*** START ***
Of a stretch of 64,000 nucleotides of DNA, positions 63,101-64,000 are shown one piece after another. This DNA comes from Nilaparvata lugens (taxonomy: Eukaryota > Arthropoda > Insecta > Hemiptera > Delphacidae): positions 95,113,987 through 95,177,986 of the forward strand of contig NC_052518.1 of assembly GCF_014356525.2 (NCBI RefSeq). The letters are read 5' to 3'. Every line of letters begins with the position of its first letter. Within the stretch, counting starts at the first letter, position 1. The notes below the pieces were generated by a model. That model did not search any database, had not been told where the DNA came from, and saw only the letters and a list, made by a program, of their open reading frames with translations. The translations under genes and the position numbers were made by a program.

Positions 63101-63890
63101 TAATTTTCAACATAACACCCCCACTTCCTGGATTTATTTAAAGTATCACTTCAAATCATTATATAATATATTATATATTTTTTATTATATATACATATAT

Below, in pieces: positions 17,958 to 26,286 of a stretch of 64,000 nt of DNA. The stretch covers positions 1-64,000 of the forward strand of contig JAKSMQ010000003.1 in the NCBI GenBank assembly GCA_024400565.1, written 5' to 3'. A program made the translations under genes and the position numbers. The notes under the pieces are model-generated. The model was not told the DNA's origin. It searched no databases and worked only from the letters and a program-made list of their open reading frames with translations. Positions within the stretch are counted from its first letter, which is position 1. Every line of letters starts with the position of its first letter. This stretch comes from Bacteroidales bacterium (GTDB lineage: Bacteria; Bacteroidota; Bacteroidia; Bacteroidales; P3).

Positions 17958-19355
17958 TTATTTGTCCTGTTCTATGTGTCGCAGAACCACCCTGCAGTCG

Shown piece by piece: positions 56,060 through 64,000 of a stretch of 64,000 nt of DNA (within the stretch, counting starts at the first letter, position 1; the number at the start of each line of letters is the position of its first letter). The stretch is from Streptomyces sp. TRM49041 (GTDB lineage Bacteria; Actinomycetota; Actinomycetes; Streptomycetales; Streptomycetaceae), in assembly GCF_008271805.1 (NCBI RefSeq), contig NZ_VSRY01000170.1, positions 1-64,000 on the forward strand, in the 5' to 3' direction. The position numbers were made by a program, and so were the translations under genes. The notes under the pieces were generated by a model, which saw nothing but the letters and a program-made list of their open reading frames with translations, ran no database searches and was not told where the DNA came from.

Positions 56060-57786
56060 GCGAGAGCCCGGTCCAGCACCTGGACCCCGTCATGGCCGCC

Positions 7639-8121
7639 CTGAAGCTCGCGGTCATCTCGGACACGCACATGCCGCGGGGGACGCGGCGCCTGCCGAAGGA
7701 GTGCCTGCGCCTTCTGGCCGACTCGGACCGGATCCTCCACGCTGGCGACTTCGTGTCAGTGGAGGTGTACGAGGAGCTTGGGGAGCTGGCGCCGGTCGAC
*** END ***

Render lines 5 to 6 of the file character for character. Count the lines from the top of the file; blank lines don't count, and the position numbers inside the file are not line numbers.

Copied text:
Positions 17958-19355
17958 TTATTTGTCCTGTTCTATGTGTCGCAGAACCACCCTGCAGTCG